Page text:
The cultural background of a patient can further have many effects on a patient during the consent process that might lead to a sub-par consent. In our diverse country, it behooves physicians to be cognizant of the cultural components that can affect this process. For instance, some cultures teach unquestioning respect for and trust in doctors or other professionals. They might not make eye contact with the physician, or only respond with repeated yes’s. This should not become a free pass for an easy consent process. The radiologist, while remaining appropriately culturally competent, should do all they reasonably can to ascertain the level of understanding of the patient. Utilizing teach back methods can be one avenue for determining patient awareness in such situations. Of note, culture can also refer to the culture of one’s family. Family dynamics are another instance in which care must be taken to ensure a patient understands, rather than defaulting to familial pressures. A high level of emotional intelligence is required by the radiologist to read the room in such situations when cultural background is influencing the consent process.

While the previous points have mostly focused on the patient, a key partner in the process, and one that can just as easily contribute to a poor consent, is the physicians and their biases. A great deal has been discussed in recent years about unconscious bias and its effects in medicine. As radiologists will, most of the time, be far more educated than their patients, the questions must be asked: Does this affect the way radiologists interact with their patients? Are patients seen as less capable, less intelligent? While these are difficult questions, they are important ones to consider in self-reflection. Biases, whether conscious or unconscious, are proven to affect the way physicians interact and treat patients. The consent process is not immune to these effects, and may well be a time when they are most at work.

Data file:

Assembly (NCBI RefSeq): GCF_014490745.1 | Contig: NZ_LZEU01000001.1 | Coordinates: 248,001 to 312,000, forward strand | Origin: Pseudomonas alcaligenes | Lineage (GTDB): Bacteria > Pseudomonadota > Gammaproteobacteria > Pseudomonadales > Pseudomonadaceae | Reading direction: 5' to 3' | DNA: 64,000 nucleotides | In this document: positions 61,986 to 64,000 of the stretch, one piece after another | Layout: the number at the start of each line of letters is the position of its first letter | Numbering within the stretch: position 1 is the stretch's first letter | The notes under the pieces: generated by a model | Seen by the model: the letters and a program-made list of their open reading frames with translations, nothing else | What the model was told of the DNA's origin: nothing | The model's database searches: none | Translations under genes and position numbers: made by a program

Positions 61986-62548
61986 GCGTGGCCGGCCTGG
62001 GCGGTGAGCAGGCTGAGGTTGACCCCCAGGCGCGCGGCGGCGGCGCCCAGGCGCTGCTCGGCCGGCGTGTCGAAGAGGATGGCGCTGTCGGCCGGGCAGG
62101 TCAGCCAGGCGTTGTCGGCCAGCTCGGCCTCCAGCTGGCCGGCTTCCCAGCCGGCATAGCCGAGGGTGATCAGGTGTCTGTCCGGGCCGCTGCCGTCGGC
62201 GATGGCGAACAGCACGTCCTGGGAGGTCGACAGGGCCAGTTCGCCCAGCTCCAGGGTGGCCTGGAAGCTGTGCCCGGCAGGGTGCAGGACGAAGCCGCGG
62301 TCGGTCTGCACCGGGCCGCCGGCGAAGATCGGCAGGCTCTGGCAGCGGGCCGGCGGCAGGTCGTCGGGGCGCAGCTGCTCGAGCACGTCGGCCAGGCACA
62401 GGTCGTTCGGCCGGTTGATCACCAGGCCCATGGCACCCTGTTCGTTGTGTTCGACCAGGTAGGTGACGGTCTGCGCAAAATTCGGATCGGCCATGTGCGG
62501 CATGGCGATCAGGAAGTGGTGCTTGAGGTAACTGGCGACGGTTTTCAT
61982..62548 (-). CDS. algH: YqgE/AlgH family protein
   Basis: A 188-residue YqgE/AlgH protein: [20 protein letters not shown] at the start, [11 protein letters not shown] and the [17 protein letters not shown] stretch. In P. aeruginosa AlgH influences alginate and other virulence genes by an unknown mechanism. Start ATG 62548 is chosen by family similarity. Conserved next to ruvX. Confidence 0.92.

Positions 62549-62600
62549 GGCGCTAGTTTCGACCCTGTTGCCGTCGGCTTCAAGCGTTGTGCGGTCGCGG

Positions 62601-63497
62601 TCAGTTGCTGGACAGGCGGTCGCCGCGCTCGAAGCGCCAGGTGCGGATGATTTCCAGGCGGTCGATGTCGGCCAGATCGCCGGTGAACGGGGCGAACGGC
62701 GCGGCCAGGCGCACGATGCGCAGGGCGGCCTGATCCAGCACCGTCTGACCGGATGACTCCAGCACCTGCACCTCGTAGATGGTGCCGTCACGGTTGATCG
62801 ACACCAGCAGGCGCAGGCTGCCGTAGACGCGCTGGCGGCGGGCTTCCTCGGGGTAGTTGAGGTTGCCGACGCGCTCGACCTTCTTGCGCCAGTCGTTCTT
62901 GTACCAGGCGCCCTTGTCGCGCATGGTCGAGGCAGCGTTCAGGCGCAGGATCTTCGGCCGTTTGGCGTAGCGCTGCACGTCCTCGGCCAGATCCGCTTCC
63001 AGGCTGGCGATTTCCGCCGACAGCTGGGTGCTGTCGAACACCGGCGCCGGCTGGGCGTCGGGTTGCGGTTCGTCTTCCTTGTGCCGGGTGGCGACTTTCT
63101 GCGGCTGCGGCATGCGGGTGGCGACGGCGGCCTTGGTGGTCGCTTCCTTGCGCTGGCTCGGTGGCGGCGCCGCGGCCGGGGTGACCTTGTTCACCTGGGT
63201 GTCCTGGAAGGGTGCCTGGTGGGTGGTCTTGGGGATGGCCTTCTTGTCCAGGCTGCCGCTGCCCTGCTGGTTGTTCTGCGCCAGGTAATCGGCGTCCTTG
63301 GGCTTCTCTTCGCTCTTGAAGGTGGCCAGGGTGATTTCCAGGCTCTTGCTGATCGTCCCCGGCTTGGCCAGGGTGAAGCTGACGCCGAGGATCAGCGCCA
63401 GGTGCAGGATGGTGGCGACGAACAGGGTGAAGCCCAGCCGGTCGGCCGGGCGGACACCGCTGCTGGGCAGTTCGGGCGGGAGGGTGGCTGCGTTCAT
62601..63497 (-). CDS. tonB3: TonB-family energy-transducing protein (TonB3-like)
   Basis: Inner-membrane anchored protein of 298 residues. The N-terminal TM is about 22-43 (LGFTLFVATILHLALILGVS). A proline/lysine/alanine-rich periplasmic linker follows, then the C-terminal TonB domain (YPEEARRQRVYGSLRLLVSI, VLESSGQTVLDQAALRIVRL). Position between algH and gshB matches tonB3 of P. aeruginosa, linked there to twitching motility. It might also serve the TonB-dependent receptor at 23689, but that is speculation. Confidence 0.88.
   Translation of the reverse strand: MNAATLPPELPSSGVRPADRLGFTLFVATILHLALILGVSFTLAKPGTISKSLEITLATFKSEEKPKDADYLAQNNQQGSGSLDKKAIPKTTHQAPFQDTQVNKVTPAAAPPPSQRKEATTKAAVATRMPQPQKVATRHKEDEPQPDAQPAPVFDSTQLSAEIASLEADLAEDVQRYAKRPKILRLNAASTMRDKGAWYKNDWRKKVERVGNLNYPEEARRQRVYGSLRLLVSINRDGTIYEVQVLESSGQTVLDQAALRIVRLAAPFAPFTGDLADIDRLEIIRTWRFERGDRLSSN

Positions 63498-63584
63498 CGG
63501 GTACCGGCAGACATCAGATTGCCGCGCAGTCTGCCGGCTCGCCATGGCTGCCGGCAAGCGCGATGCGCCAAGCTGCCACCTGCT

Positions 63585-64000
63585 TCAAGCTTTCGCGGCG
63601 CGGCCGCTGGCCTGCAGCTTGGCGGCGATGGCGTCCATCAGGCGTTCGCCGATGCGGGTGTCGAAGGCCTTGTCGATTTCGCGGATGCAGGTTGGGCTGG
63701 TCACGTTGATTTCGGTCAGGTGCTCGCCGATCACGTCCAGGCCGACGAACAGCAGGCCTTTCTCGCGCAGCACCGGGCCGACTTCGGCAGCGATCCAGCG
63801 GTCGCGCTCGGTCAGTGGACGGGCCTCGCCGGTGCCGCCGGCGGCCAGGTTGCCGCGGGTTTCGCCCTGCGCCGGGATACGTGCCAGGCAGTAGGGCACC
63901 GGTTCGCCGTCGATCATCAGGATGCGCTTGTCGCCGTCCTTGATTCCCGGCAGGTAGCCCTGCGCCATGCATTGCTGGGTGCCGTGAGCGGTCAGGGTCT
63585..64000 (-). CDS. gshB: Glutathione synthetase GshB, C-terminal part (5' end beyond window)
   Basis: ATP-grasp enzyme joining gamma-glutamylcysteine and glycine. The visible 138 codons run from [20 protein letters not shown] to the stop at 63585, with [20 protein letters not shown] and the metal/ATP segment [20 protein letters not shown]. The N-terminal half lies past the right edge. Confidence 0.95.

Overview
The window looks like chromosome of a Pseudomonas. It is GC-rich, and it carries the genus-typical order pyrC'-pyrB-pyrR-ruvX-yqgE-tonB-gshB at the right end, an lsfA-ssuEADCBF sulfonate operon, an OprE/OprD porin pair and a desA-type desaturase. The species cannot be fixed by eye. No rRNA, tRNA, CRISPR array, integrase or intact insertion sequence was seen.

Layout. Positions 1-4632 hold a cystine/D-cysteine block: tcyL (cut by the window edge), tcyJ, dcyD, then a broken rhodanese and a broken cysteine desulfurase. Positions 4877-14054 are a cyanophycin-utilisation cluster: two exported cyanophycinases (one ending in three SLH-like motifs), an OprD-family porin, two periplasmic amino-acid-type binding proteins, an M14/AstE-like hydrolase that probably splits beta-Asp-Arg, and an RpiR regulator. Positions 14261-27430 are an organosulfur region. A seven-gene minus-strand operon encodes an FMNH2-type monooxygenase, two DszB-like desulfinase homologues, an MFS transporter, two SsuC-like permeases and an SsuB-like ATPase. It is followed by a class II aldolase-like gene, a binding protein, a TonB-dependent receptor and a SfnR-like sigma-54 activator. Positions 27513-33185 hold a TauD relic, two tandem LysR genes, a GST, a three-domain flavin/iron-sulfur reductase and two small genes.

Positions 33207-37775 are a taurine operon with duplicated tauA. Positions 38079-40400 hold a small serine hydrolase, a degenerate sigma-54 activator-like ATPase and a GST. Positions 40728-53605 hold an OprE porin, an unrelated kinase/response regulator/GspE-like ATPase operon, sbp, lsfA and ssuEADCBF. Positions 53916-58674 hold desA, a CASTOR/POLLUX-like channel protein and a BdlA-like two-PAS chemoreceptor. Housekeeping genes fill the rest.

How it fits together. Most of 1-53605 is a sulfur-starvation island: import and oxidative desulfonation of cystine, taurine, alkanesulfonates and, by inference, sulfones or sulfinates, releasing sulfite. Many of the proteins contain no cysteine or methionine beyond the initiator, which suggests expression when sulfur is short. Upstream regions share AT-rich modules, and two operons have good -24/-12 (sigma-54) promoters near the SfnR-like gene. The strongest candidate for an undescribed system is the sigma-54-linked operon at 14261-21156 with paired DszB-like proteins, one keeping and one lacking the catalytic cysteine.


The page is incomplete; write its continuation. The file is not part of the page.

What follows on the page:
It is crucial for radiologists to recognize these confounding factors of the consent process. It is their duty to recognize them, and adjust accordingly, so as not to compromise the ethics of patient care: autonomy, beneficence, non-maleficence, and justice. Radiologists must ensure that the patients are educated to the best of their ability regarding the proposed procedure, the risks, benefits, and alternatives. The radiologist’s duty is to help the patients navigate decisions regarding their care just as radiologists do on a daily basis with other physicians. As consulting physicians, radiologists are in a perfect position to be the most skilled at consulting the patients during the informed-consent process. This does not require multimillion-dollar machines, or years of advanced imaging training. It is an art rather than a science. As providers learn to excel at it, they will be fulfilling the most noble of roles of the physician. From tissue biopsy to TIPS, every procedure is an opportunity for radiologists to hone their skills as educators and consultants to guide patients through the decision-making process and the art of the consent.

1. Walsh TM1, Volsko TA. Readability assessment of internet-based consumer health information. Respiratory Care 2008; 53(10):1310-5.
2. Hedman, Amy S. Using the SMOG formula to revise a health-related document". American Journal of Health Education 2008; 39(1):61–64.